The ZIP code example we discussed earlier is great for illustrating an ajar control. We'll use code that allows only five numeric characters. To accomplish this, add a text box to the UserForm, name the control txtZIP, and set its TabIndex property to 2. Then, double-click txtZIP and add the code shown in Listing B to its module.
Private Sub txtZIP_Exit(ByVal Cancel As MSForms.ReturnBoolean) 'Validate ZIP code entries. Each must have five numeric digits. Dim bytLength As Byte Dim booNumeric As Boolean 'Must be 5 AND True to be a valid ZIP code. bytLength = Len(txtZIP) booNumeric = IsNumeric(txtZIP) If bytLength <> 5 Then MsgBox "You must enter a five-digit ZIP Code.", vbOKOnly, "ZIP Code error" txtZIP.SetFocus Exit Sub ElseIf booNumeric = False Then MsgBox "Your ZIP Code value contains alpha characters.", vbOKOnly, _ "ZIP Code errors" txtZIP.SetFocus Exit Sub End If End Sub
Exiting the control triggers the event. Figure D shows the results of entering alpha characters and too many (it could also be too few) characters. We've closed the door a bit and only some values will make it through. However, there's no way to guarantee that the five digits the user enters is a real ZIP code or that it's the right ZIP code for the corresponding record.
The code rejects invalid entries.
When possible, use a closed control. That way, you know the actual value is correct even if the user chooses the wrong one. List and option controls support this need best. To illustrate a closed control, we'll add a combo box control and populate its list with three items: Yes, No, and Undecided.
Start by adding a combo box control, name it cboClosed, set its TabIndex to 3, and set its MatchRequired property to True. (By default, this control will accept keyboard entries.) Then, double-click the UserForm's background (not the combo box) and add the code shown in Listing C to the UserForm's module. When you run the form, this procedure will populate the combo's list.
Private Sub UserForm_Initialize() 'Populate list. With cboClosed .AddItem "Yes" .AddItem "No" .AddItem "Undecided" End With End Sub
The user can't enter a value from the keyboard; the control accepts only an item from its list. You could stop right here, but there's still something you need to consider. Although the list has three items, there's a fourth option—a null value. As is, the user could choose nothing.
Null values aren't wrong, but you must accommodate them if you allow them. Failing to do so can have unexpected consequences, such as changing the results of expressions and functions. In addition, they can be overlooked in sorted or filtered datasets. Those problem are unlikely in a Word document, but at the very least, you might have an empty field in the middle of your document. To add a check for null values to the control's Exit procedure, open the control's module and enter the code shown in Listing D.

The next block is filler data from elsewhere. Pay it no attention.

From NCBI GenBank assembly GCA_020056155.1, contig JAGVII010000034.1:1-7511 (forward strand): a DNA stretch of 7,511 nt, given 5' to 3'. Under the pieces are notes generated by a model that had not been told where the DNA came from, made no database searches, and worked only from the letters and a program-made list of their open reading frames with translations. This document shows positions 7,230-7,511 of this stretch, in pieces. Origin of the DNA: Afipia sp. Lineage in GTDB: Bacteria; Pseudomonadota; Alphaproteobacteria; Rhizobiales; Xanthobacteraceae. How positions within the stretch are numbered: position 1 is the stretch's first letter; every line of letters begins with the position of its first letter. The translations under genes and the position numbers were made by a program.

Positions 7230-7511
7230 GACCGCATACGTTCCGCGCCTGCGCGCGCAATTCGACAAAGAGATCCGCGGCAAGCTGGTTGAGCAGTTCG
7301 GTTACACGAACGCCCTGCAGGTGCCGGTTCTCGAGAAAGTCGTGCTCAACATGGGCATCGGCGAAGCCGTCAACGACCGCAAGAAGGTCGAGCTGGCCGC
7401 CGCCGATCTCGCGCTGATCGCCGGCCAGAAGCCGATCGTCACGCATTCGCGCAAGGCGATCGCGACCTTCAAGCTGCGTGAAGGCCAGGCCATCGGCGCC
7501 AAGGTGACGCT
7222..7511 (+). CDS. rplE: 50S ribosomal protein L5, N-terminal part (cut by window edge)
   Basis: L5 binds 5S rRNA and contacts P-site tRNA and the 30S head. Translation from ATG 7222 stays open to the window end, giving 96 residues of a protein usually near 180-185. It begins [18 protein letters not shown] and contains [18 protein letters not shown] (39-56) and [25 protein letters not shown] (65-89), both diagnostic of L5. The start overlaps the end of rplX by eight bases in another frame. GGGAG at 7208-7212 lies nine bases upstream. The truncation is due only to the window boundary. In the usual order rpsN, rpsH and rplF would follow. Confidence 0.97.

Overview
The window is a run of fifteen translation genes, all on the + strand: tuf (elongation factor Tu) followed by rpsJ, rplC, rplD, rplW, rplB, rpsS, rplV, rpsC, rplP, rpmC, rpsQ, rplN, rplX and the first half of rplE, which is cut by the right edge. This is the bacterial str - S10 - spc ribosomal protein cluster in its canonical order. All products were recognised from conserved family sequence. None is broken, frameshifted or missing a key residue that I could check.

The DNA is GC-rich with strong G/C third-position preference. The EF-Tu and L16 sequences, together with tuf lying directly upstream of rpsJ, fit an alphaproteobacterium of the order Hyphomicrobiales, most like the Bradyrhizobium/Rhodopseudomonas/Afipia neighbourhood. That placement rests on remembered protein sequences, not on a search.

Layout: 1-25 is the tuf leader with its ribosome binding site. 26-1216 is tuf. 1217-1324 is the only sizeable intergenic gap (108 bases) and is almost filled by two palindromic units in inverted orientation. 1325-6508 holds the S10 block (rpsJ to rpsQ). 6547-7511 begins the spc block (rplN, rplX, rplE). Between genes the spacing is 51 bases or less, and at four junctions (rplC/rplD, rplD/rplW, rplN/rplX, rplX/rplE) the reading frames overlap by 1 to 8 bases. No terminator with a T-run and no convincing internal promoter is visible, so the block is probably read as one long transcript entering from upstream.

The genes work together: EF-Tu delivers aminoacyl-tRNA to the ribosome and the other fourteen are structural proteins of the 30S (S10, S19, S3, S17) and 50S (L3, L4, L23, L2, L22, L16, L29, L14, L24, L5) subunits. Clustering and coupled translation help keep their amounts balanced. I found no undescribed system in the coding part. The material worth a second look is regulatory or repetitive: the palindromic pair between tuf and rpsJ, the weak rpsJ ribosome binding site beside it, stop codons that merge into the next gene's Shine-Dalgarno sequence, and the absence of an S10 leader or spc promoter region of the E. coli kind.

Private Sub cboClosed_Exit(ByVal Cancel As MSForms.ReturnBoolean) 'Check for selected item; user must select an item from the list. If cboClosed = "" Then MsgBox "You must choose an item from the list.", vbOKOnly, _ "Input Error" Cancel = True cboClosed.SetFocus End If End Sub
If a user leaves the control empty, this code displays the informational message shown in Figure E. The door is closed until the user chooses an appropriate value from the list. However, there's no way to guarantee that the user selects the right item for the record.
This control forces you to choose a value from the combo box control's list.
Validating is a start
When validating user input, you must consider the possible responses and be as flexible as possible, while also protecting the validity of the data and thus, the information you glean from it. From this discussion, have you picked up on something important? You can do your best, but a lot depends on the user; despite your best efforts, the user can still make mistakes. Data validation is necessary and goes a long way toward protecting your data, but it isn't a panacea for errors.
You'll want to choose the most efficient (least intrusive) flow. By that I mean, where and when do you validate data? In the first example, you click the command button to initiate the validation code; in the second and third examples, exiting the control triggers the code. You can validate an entry as soon as it's entered or you can validate data after the data entry task is complete but before committing those values to the document. More often than not, a single UserForm will use both.
Be sure to include appropriate error handling; the examples have none. The door analogy is my own and not a technical reference that you'll find in the properties or methods.
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Susan Sales Harkins is an IT consultant, specializing in desktop solutions. Previously, she was editor in chief for The Cobb Group, the world's largest publisher of technical journals.